Toxoplasmosis found more severe in Brazil compared to Europe

Aug 14, 2008

Newborns in Brazil are more susceptible to toxoplasmosis than those in Europe, according to a recent study. Researchers based in Austria, Brazil, Denmark, France, Italy, Poland, Sweden, and the United Kingdom studied the disease's ocular effects in children from birth to four years of age. Details are published August 13th in the open-access journal PLoS Neglected Tropical Diseases.

Toxoplasmosis, caused by Toxoplasma gondii, is the most common parasitic disease found in humans around the world. Infection can cause inflammatory lesions at the back of the eye that sometimes affect vision. Previous studies have suggested more severe complications when people acquire the disease in Brazil than in Europe or North America but have not compared patients directly.

For this study, headed by Ruth Gilbert at the Institute of Child Health, University College London, children with congenital toxoplasmosis were identified by routine screening of their mothers during pregnancy or of the newborn soon after birth. Gilbert's group found that Brazilian children had a five times higher risk than European children for developing eye lesions by four years old.

Furthermore, lesions in the retina occurred more frequently and were larger in the Brazilian children, and vision was predicted to be compromised in 87% of the Brazilian children, compared to only 29% in the European children.

The authors believe the more severe clinical symptoms in Brazil are due to infection with more virulent genotypes of the parasite that are predominant in Brazil but rarely found in Europe.

Citation: Gilbert RE, Freeman K, Lago EG, Bahia-Oliveira LMG, Tan HK, et al. (2008) Ocular Sequelae of Congenital Toxoplasmosis in Brazil Compared with Europe. PLoS Negl Trop Dis 2(8): e277. doi:10.1371/journal.pntd.0000277 dx.plos.org/10.1371/journal.pntd.0000277

Source: Public Library of Science

Explore further: Presence of peers ups health workers' hand hygiene

add to favorites email to friend print save as pdf

Related Stories

Team improves solar-cell efficiency

3 hours ago

New light has been shed on solar power generation using devices made with polymers, thanks to a collaboration between scientists in the University of Chicago's chemistry department, the Institute for Molecular ...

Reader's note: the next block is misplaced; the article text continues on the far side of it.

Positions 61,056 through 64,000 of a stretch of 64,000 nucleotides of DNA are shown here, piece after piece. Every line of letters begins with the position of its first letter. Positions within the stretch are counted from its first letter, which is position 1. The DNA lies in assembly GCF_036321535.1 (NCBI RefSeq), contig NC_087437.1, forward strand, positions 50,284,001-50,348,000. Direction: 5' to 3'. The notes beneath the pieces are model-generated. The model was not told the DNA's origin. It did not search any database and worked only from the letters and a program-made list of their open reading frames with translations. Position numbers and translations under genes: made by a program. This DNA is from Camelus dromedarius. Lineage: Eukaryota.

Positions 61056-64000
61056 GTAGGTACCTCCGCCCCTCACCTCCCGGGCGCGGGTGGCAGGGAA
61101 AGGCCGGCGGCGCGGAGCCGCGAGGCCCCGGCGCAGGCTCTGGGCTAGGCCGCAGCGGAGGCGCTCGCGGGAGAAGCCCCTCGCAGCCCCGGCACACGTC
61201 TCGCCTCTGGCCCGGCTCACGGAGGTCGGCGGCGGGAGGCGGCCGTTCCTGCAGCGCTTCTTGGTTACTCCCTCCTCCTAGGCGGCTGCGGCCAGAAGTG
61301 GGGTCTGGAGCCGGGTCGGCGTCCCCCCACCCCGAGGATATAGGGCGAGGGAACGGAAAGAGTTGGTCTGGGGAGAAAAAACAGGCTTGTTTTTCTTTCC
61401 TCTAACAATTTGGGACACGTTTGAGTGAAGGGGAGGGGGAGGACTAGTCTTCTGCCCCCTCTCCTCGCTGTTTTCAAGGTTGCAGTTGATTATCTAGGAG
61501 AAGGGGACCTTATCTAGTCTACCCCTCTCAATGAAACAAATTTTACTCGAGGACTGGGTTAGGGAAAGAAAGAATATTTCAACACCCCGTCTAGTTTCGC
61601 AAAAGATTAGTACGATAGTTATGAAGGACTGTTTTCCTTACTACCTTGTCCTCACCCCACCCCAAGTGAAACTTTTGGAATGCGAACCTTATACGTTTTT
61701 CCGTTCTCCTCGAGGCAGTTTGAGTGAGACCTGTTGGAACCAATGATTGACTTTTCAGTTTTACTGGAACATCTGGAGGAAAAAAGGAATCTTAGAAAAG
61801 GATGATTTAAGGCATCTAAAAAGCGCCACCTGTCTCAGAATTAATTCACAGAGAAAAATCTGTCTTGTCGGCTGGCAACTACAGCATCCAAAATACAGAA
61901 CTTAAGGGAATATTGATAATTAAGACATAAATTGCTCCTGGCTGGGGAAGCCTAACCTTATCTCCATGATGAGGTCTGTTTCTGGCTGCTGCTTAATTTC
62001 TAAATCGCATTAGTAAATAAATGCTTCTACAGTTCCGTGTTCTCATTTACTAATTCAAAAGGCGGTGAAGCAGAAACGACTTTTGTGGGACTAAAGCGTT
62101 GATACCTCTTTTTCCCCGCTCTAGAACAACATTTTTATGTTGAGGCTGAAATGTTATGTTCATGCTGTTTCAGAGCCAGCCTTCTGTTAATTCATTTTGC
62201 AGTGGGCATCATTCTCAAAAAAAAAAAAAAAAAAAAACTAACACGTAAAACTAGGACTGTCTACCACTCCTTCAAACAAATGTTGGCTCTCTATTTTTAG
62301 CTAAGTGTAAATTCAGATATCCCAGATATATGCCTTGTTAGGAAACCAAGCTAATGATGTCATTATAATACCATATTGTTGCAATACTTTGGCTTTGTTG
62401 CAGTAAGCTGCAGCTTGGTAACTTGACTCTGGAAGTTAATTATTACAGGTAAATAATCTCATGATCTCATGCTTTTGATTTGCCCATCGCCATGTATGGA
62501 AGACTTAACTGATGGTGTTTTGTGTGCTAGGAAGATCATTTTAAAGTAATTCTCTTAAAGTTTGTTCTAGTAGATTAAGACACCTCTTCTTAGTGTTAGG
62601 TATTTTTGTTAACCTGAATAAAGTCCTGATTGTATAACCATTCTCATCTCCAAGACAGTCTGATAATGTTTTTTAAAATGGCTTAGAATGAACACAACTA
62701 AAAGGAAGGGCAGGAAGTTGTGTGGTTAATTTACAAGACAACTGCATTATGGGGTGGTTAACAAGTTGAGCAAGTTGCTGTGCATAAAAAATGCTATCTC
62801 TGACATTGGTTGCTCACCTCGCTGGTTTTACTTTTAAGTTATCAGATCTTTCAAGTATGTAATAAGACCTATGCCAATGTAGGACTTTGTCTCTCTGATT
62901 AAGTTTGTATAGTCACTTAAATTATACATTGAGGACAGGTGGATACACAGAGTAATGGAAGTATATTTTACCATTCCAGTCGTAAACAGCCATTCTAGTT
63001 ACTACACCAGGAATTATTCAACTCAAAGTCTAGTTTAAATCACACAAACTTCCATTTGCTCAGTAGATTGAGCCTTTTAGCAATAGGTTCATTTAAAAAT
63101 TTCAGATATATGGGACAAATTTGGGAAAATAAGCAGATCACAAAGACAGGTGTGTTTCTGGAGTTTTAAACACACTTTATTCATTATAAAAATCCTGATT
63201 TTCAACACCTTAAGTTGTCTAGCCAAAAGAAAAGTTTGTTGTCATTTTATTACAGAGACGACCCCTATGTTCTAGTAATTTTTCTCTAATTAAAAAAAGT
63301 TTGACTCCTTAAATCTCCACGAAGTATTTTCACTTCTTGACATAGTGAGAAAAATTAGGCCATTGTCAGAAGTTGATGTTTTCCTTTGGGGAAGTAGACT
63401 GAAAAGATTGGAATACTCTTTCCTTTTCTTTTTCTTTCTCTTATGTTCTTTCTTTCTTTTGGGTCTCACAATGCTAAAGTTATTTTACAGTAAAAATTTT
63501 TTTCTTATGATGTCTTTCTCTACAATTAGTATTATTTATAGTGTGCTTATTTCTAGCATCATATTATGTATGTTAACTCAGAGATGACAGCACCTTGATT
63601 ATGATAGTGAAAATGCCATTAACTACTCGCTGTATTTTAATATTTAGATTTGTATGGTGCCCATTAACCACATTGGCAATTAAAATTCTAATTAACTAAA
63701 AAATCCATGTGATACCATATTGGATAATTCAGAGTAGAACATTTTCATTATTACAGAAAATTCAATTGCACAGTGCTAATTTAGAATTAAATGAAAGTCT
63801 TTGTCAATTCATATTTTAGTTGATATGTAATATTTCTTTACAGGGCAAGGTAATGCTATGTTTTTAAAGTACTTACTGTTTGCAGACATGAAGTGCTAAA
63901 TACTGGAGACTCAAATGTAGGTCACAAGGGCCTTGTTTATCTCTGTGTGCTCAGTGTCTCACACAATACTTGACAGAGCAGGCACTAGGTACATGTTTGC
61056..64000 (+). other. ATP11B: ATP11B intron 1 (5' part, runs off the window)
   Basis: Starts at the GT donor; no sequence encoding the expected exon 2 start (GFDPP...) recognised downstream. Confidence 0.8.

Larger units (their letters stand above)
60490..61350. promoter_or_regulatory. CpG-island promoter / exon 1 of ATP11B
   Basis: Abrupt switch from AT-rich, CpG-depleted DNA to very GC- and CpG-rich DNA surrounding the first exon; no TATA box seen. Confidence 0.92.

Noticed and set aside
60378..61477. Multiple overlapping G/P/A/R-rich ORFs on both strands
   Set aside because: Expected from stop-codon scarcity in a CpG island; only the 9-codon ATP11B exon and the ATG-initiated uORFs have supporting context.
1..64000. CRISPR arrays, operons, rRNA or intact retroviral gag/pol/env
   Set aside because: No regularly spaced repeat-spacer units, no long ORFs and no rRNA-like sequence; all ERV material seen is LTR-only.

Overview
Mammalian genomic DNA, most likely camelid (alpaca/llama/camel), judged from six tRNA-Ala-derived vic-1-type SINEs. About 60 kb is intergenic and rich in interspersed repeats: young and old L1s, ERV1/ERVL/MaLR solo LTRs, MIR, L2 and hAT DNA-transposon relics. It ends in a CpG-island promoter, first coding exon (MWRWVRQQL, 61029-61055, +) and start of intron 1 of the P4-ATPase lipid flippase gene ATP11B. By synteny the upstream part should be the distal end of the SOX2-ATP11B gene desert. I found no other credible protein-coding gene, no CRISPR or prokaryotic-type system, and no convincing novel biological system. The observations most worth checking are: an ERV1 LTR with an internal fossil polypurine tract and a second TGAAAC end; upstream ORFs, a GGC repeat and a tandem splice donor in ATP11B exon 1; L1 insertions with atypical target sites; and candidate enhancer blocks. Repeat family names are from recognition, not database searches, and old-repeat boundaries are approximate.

Calif. teachers fund to boost clean energy bets

3 hours ago

The California State Teachers' Retirement System says it plans to increase its investments in clean energy and technology to $3.7 billion, from $1.4 billion, over the next five years.

Alibaba surges in Wall Street debut

3 hours ago

A buying frenzy sent Alibaba shares sharply higher Friday as the Chinese online giant made its historic Wall Street trading debut.

Dwindling wind may tip predator-prey balance

3 hours ago

Bent and tossed by the wind, a field of soybean plants presents a challenge for an Asian lady beetle on the hunt for aphids. But what if the air—and the soybeans—were still?

Recommended for you

Presence of peers ups health workers' hand hygiene

3 hours ago

(HealthDay)—The presence of other health care workers improves hand hygiene adherence, according to a study published in the October issue of Infection Control and Hospital Epidemiology.

Sierra Leone streets deserted as shutdown begins

11 hours ago

Sierra Leone's normally chaotic capital resembled a ghost town on Friday as residents were confined to their homes for the start of a three-day lockdown aimed at halting the deadly Ebola epidemic.

Sierra Leone launches controversial Ebola shutdown

12 hours ago

Sierra Leone on Friday launched a controversial three-day shutdown to contain the deadly spread of the Ebola virus, as the UN Security Council declared the deadly outbreak a threat to world peace.

User comments : 0